A small study suggests that some people diagnosed with autism can possibly outgrow it. The findings have got some experts changing the way they think about autism.
Jack's mom Leslie Griggs knew something was different about her son Jack.
"He wasn't making a lot of eye contact. He didn't have any words," Griggs said.
Jack has autism. Leslie says daily therapy sessions have made all the difference for him.
"He seems like he's more aware of us being in his world," Griggs said. "He's not in his own little world anymore."
While Jack has shown big improvements, a University of Connecticut study suggests some kids may actually outgrow the disorder.
Researchers looked at 34 patients with autism who were diagnosed by age five, but now appear to function normally. The study found they no longer meet the criteria for autism. In fact, the autism patients performed just as well as typical children in tests looking at socialization and communication.
"Now I can tell them there's a chance that your kid might outgrow it," Our Children's House Director Chaouki Khoury said.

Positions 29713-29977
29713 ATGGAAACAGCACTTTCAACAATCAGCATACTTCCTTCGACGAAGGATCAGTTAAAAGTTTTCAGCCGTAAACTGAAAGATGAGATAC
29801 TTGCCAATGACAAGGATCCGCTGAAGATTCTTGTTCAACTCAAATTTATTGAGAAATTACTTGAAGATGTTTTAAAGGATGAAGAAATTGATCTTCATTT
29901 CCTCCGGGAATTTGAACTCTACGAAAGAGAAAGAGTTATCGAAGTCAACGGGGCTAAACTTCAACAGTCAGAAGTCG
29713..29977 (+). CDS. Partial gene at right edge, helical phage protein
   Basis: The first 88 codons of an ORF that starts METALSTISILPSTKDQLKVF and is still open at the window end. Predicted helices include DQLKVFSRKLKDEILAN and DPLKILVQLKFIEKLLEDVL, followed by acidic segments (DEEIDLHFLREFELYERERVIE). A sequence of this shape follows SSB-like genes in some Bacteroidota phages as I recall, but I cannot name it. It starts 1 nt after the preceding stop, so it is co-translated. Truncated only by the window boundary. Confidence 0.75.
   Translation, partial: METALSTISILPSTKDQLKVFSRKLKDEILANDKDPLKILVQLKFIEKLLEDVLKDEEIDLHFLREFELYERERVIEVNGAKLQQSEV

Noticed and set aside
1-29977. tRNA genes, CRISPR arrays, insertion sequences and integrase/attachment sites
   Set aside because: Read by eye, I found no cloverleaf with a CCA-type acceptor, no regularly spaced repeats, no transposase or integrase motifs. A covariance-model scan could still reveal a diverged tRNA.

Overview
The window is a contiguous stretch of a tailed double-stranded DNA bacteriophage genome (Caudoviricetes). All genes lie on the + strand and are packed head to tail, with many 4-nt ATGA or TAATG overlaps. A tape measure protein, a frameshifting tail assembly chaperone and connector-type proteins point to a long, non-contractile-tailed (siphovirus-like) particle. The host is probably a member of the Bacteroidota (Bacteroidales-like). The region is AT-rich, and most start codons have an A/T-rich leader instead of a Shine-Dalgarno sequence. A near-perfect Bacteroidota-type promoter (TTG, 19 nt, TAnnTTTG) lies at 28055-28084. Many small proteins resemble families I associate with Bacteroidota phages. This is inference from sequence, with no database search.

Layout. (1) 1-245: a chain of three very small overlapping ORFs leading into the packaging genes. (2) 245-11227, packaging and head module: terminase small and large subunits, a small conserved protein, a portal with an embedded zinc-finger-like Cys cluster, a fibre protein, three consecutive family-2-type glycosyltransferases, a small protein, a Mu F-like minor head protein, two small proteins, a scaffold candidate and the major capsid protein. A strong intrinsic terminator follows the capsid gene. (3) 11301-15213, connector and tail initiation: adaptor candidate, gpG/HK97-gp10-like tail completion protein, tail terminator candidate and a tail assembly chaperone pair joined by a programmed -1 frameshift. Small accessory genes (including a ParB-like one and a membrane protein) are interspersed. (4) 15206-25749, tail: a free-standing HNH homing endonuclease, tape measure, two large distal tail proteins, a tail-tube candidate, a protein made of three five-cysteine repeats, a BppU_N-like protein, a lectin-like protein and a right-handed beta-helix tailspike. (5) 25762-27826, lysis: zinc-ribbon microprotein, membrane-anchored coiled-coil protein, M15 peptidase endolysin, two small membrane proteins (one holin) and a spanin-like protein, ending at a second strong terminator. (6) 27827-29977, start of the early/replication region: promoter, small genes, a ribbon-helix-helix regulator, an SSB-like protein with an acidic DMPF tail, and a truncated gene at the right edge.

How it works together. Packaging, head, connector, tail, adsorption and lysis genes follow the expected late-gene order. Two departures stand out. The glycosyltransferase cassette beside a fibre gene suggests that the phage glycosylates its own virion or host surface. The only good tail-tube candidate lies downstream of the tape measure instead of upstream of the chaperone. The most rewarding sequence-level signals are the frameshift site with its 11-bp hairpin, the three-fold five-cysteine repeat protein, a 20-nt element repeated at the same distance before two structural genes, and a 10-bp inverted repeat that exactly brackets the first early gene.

Khoury says, he's encouraged by the new study, even though the research did not examine why the patients seemed to outgrow the disorder.
"How do you outgrow biting your nails? You learn not to bite them," Khoury said. "So outgrowing a behavioral problem is basically learning a different behavior that takes over."
Some believe it's the intensive therapies that cause the dramatic improvements; others think the kids may be on a different part of the autism spectrum that predisposes them to outgrow the condition without therapy.
Leslie hopes, with therapy, Jack will swing into even bigger improvements and possibly outgrow his autism.
"Every parent, I think, hopes the diagnosis will fall off," Griggs said.
Researchers are now analyzing data to see if there is a link between certain types of therapy and optimal outcomes. Based on previous studies, some believe that between 10 and 20 percent of children who are diagnosed with autism may achieve these optimal outcomes.